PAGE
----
The scheme Stanford is accused of is rather different from the one Madoff perpetrated. While Bernie promised modest returns, Stanford’s Certificates of Deposit issued through his bank in Antigua offered rates far above what was available in the market. While Madoff admitted that his investment advisory business was a sham, Stanford’s attorney has put the blame squarely on the SEC for undermining an otherwise successful operation. No fraud here, and he will be found not-guilty, according to his lawyer, Dick Deguerin.
Perhaps the most important difference between the two cases is that Stanford is accused of working with others, while Madoff proclaims that he acted alone. Thus, while investigators are still puzzling through how Bernie pulled it off, the issue for Stanford will be whether other executives at his firm will work to bring him down by cutting deals with the Department of Justice. Much like the Enron and WorldCom cases, which now seem like ancient history, the government has a Chief Financial Officer as its star cooperating witness: James Davis. Whether others will join him remains to be seen, and if other defendants enter into plea bargains the pressure on Stanford will build.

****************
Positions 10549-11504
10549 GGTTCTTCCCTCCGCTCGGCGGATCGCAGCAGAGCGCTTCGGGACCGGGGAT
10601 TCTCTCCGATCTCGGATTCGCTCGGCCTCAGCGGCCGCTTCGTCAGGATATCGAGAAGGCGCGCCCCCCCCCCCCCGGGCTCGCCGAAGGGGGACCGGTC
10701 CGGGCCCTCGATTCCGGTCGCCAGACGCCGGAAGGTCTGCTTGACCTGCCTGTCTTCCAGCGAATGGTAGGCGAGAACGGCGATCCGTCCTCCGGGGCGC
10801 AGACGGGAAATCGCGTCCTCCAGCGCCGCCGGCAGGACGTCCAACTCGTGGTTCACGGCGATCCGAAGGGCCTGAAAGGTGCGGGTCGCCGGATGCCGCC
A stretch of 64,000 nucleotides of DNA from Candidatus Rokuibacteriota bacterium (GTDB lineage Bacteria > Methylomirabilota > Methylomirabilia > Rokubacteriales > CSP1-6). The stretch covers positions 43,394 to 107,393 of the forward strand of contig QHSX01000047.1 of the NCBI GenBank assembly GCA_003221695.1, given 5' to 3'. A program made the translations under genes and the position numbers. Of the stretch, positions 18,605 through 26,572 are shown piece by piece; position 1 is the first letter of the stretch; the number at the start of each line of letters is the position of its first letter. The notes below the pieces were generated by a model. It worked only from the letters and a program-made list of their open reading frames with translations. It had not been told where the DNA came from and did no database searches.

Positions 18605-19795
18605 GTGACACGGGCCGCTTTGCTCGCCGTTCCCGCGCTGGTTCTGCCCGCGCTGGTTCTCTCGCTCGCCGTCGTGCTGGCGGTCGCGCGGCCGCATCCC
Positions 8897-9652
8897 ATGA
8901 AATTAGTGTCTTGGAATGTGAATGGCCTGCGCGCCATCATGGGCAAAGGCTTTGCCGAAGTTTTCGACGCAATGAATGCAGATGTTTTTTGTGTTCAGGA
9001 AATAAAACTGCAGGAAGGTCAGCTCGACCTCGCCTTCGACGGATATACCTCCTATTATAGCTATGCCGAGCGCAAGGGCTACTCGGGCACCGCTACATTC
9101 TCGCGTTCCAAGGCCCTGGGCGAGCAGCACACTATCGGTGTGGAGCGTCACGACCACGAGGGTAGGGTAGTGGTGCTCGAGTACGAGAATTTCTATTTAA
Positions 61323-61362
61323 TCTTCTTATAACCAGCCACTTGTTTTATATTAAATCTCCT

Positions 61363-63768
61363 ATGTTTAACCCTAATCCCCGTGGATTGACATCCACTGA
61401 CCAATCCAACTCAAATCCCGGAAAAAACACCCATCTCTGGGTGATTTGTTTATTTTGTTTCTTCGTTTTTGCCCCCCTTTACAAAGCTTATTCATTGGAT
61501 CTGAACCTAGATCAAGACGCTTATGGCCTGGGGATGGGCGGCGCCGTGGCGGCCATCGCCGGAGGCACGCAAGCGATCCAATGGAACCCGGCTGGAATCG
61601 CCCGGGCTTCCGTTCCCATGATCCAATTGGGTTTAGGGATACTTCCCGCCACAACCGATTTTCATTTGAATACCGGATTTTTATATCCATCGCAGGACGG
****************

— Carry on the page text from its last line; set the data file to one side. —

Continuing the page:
What makes the Stanford case particularly interesting is the indictment Leroy King, the former head of Antigua’s Financial Services Regulatory Commission (FSRC) that was responsible for monitoring Stanford International Bank, Ltd., from which issued the CDs. King is accused of having deposited cash into accounts in the United States, and then withdrawing hundreds of thousands of dollars from investment accounts after the SEC seized the firm. The government alleges that these were bribes from Stanford to keep King from reviewing the Antiguan Bank’s financials and, even worse, to entice him to be less than cooperative when the SEC sought the FSRC’s assistance.
WSJ Law Blog